One cannot doubt the incredible pace of technology and its impact. Just five years ago, no one would have thought that Facebook could grow to become a global network with 500 million users or that an estimated 4 billion mobile phones would be in service, many of them being used to conduct financial transactions.

Consumers and businesses alike have embraced technology to improve communications, convenience and efficiency.

This rapid rise in the availability and use of technology has created consumer and business expectations that providers will offer anytime, anyplace, always-on, real-time access to financial services. Financial institutions have moved quickly to meet these expectations, introducing products and services that leverage technology advances and support new access channels.

These advances have a dark side, however; Criminals, too, are leveraging the power and efficiency of technology to perpetrate fraud attacks of incredible speed, scale and, when needed, precision. What used to be a local check-kiting scheme has become a global conglomerate of financial criminals executing coordinated attacks against dozens or even hundreds of financial institution customers, moving money in an instant with anonymity and little fear of prosecution.

One just needs to look at two recent attacks to understand what criminals can achieve given the means, focus and desire. First, there was the Google attack from China that, by leveraging a set of sophisticated social engineering and hacking steps, enabled a major IP theft from highly secure companies such as Google. Next, there was the Stuxnet Trojan designed to attack Iran's nuclear program; it was said to be one of the stealthiest and advanced malware programs ever designed, leveraging techniques that haven't been seen before. Though this may, or may not, be a classic organized crime effort, it nonetheless demonstrates the increasingly complex malware capabilities that exist today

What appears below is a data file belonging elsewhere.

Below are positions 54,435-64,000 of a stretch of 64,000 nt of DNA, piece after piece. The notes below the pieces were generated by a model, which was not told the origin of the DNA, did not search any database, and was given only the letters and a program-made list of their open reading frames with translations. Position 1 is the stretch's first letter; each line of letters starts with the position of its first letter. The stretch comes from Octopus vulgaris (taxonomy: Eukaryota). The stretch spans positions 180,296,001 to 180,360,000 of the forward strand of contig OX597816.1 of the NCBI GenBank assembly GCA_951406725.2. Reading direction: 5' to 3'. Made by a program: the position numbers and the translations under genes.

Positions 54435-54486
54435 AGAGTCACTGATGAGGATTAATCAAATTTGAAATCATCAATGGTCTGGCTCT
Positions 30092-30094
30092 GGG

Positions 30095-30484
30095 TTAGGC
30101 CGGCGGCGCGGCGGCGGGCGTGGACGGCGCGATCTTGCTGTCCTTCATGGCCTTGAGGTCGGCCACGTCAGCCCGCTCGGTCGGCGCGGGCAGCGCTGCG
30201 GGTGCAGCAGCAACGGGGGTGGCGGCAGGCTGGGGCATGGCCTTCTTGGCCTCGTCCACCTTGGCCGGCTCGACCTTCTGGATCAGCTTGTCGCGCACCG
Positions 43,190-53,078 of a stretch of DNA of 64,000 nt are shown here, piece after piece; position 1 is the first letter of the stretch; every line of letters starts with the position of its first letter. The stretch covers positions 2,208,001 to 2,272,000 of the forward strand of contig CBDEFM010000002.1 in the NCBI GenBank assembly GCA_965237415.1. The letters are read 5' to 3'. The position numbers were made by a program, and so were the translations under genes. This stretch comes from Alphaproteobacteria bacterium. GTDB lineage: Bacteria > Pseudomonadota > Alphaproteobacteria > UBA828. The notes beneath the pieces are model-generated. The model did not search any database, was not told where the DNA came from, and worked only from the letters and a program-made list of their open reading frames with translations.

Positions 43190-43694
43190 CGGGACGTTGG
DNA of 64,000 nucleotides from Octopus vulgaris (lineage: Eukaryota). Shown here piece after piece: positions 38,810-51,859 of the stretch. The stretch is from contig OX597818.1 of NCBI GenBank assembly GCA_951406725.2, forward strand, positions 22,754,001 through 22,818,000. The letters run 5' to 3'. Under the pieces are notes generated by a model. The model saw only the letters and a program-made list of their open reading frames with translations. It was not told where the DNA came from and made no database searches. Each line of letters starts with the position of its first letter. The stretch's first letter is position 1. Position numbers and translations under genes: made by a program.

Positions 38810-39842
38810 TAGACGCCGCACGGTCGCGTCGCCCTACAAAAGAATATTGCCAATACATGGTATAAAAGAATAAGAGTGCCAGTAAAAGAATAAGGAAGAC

As technology and globalization keep evolving, and the pace of innovation by both banks and criminals quickens, today's controls often are simply not enough. As criminals' sophistication grows, so, too, must the associated security technology. Flexibility and quick response to new threats will be crucial for long-term protection of bank and customer assets.

Malware programs, such as the Zeus Trojan, have been in the news recently, and the threat will not go away as media attention fades. Malware gives fraudsters a massive distributed computing capability at virtually no cost allowing them to execute attacks on a huge scale yet, at the same time, with an ability to make precise strikes against selected targets by leveraging the target's own computer.

Financial institutions must make significant investments to combat these threats. This asymmetry in the cost of doing business suggests that malware will continue to evolve and be used in creative ways to perpetrate fraud. For example, in the past 18 months, the use of malware to execute true man-in-the-browser attacks (beyond traditional key-logging) has significantly increased against online commercial banking customers. Accounts are drained through wire and automated clearing house transactions; losses are often in the six- and seven-figure range per incident.

Using these technologies, criminals have even begun to change their business models. It is becoming less common for a single domestic person to create and use malware to collect information, then personally extract assets. Committing fraud has become a global business in itself, with a network of criminals teaching others how to perpetrate fraud.

For example, an organized group of criminals may rent computing power from a botnet provider in Eastern Europe, acquire compromised customer or card data from a provider in France who stole it from U.S. customers, solicit money mules from a Spam services provider in China and have money wired to accounts held in the Bahamas. This means a single attack may come from dozens of loosely organized individuals spread across the globe, each performing different tasks. They have great agility and the ability to leverage new technologies very quickly. They are difficult to find and prosecute because each task is but a part of the whole.